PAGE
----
The Royal Society for the Protection of Birds (RSPB) is a highly successful organisation. Love it or hate it, the fact is that it has grown into a huge, wealthy body that exerts immense influence.

How has it managed to get to where it is today? Was it simply a matter of being in the right place at the right time?

Well, we could all speculate and make some observations ? not all of them flattering ? but at least part of the answer has to be that a fair number of people within the RSPB happen to be rather good at what they do. I am not suggesting that the RSPB is exceptional in brimming with selfless corporate heroes dedicated to their cause, but what strikes me is that you can find some really dedicated RSPB people at all levels within the organisation. Moreover, the charity?s PR effort extends far beyond its (highly efficient) media relations office. Let me give you a couple of recent examples of what I mean by that.

A few months ago, my eldest son was completing his Master?s degree thesis on the public perceptions of wind power. As part of his research, he contacted a number of organisations that might be expected to have views on wind farms. Indeed, many of them are only too happy to make pronouncements on the subject when the mainstream media call, but in this instance the vast majority of the bodies that he contacted did not even acknowledge his enquiry, let alone provide a useful response to it. This is despite the fact that he had identified and contacted specific individuals within those bodies.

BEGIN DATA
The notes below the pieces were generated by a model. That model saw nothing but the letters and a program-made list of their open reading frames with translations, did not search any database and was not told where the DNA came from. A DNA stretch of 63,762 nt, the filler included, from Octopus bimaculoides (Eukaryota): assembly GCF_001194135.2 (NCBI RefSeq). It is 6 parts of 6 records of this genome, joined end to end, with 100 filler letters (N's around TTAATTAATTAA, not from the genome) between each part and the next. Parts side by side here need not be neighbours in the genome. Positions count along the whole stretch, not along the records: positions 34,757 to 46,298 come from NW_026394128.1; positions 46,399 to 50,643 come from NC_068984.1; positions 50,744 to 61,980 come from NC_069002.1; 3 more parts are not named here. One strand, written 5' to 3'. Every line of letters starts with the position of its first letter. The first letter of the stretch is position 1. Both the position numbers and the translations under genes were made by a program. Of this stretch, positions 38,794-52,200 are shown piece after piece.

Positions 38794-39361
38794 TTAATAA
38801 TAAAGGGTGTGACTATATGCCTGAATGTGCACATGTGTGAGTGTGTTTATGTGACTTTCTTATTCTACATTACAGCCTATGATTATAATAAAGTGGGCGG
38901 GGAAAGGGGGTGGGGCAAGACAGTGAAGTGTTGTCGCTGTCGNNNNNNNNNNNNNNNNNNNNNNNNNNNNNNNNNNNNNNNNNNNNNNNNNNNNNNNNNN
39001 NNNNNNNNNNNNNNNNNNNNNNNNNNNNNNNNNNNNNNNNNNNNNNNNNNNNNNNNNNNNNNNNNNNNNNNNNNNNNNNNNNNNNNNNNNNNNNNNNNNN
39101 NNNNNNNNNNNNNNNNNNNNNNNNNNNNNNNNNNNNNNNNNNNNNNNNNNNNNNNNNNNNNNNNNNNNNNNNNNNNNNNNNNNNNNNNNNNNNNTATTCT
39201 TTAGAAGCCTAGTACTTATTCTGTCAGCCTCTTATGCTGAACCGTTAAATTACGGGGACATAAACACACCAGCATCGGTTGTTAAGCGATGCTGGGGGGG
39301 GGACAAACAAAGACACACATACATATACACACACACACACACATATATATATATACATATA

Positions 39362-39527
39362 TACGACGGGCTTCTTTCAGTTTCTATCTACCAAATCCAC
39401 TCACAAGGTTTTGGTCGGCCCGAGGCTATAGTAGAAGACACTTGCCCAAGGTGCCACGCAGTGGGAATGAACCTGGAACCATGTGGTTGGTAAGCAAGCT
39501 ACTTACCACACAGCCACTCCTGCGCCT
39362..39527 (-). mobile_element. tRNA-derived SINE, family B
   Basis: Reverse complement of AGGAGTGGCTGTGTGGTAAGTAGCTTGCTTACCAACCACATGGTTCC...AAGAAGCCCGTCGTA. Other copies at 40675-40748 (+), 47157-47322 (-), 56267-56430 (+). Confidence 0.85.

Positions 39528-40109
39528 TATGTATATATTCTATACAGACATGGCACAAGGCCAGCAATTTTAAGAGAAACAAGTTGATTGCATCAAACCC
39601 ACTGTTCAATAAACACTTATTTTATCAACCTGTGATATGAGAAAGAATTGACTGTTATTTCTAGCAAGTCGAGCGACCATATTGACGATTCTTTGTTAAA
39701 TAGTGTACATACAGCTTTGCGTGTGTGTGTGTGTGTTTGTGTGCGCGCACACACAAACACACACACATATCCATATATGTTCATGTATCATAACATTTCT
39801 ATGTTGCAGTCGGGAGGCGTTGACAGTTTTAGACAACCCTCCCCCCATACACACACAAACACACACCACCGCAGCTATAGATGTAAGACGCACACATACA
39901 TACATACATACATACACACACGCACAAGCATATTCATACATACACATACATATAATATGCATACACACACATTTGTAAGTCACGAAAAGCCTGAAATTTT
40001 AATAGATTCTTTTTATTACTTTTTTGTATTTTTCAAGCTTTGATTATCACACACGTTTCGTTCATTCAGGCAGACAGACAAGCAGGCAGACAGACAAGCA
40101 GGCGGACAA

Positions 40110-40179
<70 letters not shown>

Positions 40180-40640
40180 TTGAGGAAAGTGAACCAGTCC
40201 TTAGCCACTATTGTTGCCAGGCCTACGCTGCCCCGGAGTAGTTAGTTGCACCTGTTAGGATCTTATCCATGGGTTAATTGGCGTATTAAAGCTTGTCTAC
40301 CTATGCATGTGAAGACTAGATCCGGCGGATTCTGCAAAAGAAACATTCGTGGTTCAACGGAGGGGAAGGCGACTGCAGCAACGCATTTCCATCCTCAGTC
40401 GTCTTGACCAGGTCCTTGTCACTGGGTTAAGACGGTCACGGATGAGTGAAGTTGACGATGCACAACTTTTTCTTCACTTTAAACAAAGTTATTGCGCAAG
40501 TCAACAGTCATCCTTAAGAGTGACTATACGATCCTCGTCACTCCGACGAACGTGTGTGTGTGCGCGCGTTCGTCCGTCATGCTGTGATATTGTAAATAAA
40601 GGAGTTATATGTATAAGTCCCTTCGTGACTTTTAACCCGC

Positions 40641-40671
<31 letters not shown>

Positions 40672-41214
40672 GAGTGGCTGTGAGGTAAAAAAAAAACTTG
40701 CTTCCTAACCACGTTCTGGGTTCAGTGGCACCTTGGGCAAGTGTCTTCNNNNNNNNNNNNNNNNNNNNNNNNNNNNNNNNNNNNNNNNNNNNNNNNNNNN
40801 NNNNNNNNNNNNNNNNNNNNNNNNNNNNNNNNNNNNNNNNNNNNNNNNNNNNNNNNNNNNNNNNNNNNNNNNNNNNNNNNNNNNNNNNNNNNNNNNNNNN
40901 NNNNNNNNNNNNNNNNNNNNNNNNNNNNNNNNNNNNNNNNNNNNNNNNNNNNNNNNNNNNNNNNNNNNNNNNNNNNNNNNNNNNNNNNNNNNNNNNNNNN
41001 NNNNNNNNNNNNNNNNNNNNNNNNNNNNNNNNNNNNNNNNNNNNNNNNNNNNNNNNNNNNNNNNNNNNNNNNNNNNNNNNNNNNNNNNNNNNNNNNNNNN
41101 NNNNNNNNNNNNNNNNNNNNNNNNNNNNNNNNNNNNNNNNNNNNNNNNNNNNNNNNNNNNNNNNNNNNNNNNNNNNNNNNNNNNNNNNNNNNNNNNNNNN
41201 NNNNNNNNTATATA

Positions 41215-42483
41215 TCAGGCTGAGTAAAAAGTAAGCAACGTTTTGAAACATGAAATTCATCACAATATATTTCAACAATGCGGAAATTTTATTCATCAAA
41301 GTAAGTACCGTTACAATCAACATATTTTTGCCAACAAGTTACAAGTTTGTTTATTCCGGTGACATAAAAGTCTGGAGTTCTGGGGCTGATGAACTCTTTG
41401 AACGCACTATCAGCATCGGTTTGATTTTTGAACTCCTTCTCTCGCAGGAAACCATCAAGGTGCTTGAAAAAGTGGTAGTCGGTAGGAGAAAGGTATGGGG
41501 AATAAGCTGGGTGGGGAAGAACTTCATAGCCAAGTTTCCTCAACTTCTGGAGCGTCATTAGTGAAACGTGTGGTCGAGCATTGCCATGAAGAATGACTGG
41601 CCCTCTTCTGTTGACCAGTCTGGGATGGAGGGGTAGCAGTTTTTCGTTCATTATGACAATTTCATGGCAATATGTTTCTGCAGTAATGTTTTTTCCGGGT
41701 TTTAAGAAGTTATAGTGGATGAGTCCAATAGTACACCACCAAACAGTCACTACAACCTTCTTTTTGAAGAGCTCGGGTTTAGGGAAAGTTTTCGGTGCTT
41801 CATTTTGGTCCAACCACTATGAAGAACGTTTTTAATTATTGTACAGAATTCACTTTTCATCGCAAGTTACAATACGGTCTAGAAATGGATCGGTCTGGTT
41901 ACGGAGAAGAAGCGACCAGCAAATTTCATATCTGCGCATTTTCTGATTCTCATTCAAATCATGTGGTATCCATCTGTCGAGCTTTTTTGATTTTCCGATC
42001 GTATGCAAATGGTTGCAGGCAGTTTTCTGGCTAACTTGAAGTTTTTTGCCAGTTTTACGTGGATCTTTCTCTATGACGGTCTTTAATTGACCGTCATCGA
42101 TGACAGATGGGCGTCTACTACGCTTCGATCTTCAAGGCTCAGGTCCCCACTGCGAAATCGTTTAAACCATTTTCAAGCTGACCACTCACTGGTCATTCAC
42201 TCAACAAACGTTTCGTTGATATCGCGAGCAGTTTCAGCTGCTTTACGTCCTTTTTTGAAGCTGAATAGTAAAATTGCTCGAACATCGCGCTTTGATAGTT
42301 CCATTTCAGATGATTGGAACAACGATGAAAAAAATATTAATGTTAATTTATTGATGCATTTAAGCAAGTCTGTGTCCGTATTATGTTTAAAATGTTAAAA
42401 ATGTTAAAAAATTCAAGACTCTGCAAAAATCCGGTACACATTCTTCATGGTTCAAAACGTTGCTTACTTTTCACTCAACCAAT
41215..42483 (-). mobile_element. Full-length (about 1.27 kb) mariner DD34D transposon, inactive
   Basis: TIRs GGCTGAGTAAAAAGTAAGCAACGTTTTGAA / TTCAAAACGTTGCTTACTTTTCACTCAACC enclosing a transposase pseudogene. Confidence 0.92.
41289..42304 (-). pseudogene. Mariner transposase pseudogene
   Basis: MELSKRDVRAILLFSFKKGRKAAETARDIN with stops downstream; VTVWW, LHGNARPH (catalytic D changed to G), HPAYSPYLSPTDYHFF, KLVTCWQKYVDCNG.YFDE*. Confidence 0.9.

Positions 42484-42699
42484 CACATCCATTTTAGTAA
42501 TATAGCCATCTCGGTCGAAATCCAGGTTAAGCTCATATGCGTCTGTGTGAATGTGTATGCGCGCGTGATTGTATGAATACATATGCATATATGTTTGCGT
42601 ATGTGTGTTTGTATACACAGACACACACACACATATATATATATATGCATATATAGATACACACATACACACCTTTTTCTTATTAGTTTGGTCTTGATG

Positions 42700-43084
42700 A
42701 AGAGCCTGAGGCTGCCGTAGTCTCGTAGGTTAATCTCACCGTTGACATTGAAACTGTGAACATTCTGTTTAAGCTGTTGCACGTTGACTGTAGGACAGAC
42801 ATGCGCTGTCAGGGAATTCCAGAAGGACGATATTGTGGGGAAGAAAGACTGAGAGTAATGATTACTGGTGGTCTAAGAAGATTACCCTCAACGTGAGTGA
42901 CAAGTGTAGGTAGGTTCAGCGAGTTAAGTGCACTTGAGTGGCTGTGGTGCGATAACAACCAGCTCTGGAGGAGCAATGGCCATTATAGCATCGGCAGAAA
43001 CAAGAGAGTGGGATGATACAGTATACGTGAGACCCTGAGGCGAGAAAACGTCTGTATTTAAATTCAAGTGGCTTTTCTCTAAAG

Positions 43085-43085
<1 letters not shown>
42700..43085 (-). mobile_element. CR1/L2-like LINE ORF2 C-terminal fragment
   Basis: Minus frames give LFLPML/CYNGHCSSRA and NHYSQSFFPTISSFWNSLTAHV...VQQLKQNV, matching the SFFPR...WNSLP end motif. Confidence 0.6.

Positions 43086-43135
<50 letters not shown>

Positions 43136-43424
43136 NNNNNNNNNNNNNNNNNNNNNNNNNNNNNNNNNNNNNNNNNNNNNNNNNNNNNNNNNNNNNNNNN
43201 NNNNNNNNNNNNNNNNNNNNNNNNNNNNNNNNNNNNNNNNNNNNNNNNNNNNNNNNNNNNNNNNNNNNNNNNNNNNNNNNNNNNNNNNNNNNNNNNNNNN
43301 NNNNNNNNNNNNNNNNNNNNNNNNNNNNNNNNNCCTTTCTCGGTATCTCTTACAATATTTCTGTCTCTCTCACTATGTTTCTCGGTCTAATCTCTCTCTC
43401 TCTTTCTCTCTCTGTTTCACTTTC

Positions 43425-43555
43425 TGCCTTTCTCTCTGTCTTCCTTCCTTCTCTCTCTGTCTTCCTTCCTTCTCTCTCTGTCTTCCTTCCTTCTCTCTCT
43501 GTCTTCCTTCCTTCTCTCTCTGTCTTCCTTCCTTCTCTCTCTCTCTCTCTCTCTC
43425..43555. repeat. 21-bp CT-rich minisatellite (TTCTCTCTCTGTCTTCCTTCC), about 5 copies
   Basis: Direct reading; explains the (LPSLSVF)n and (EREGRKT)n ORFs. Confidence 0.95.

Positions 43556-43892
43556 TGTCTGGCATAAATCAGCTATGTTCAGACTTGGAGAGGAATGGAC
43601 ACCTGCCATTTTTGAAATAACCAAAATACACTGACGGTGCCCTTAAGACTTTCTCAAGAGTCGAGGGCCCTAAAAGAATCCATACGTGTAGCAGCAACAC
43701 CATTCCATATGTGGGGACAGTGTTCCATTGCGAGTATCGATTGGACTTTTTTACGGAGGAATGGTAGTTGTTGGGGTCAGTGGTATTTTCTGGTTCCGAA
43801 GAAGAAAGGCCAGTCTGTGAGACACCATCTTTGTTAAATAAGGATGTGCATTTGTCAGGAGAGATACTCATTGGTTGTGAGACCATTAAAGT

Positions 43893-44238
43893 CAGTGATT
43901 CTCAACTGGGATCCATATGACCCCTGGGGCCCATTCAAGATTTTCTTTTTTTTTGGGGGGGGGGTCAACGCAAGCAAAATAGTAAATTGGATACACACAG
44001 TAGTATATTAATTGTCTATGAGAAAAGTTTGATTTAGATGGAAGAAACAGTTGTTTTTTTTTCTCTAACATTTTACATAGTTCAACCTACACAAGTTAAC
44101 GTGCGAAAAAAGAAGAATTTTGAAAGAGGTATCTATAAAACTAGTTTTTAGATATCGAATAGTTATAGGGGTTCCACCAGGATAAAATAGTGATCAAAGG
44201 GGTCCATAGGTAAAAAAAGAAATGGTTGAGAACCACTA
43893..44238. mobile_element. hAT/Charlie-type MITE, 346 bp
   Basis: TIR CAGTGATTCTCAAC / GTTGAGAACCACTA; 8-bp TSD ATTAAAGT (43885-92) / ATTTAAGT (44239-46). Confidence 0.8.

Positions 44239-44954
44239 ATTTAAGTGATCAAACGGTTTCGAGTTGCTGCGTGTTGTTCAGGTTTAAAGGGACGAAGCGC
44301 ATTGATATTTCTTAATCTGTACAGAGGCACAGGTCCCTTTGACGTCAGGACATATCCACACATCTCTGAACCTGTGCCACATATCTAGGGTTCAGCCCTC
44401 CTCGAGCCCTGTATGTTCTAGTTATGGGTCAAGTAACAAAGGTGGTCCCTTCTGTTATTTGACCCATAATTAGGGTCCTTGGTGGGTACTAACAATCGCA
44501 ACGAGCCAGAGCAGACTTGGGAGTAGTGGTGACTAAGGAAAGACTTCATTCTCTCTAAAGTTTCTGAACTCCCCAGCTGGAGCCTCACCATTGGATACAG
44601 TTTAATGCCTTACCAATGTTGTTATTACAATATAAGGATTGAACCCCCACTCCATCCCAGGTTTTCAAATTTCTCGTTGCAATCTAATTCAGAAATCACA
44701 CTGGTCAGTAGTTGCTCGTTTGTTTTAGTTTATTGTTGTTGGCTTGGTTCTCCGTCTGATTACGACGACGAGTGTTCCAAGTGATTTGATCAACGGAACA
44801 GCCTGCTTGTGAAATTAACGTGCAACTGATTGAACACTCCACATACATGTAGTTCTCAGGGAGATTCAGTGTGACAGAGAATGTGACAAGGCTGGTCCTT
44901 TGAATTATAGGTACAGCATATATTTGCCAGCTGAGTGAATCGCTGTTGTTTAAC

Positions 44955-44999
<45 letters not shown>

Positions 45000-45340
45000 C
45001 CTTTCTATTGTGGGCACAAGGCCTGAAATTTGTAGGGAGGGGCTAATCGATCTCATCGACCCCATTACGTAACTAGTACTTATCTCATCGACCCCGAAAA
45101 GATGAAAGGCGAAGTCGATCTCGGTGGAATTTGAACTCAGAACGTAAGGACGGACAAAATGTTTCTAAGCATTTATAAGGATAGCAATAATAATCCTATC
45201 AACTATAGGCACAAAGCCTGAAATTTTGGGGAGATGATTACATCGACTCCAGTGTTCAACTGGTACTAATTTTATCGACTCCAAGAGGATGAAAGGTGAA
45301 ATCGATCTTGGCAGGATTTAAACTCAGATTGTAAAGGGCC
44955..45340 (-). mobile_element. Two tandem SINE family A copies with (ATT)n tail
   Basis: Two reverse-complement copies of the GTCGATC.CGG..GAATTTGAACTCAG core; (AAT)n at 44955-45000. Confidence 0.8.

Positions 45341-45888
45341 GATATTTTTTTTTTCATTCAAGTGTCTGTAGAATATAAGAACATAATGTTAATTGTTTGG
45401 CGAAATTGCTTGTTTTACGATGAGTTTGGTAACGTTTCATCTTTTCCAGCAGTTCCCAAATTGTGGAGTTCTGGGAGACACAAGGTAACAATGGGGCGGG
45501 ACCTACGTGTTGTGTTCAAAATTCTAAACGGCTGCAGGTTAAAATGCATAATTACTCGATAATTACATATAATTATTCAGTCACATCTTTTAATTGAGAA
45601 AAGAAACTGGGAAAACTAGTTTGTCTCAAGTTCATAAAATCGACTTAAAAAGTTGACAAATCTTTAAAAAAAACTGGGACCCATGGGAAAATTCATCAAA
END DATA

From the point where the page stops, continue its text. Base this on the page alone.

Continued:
The exception to the rule

A notable exception to this general rule was the RSPB. This is even though the charity?s stance on wind farms is rather complex and not exactly its favourite topic for discussion.

My son had emailed Martin Harper, director of conservation at the RSPB (he took over from Dr Mark Avery in May). Now, Mr Harper is a pretty senior chap in an organisation with 1,300 employees, 12,000 volunteers and a million members. I expect he is a very busy man. Yet at 11pm the same day, he sent back a polite personal response directing my son?s enquiry to another individual, who duly supplied the requested information. My son ? not a natural ally of the RSPB ? was impressed. The score so far: RSPB, 1; Everybody Else United, 0.

Here?s another example: the RSPB?s Newcastle upon Tyne office agreed to do a survey of my farm. These surveys can provide the sort of information about bird species that is required to be submitted in support of a Higher Level Stewardship application. The work is carried out by RSPB officials and/or volunteers, at no cost to the farmer. Such a survey might otherwise cost a farmer several hundred pounds.

My survey was carried out by an RSPB employee called Blanaid Denham. She turned up at dawn fi ve times during the breeding season, spending two or three hours traipsing around on each visit. A few months later, I received a full report about all the bird species seen (including a gratifying number of red and amber-listed ones), together with a couple of interesting maps showing the location of each sighting, which I can use to correlate with the various habitats. This is genuinely useful information for me, and I have reason to believe that this sort of service is replicated across many other parts of the country. As part of the RSPB?s PR effort ? in its widest sense ? this sort of thing must be highly effective.

Yes, you can argue that the RSPB has so many people that it can deploy the sort of resources that others can only dream about, but then again, the mere fact that it is such a large body makes it all the more commendable that a very senior RSPB official (Martin Harper) took the trouble to respond to a query from an unknown student when individuals at many much smaller organisations couldn?t be bothered.

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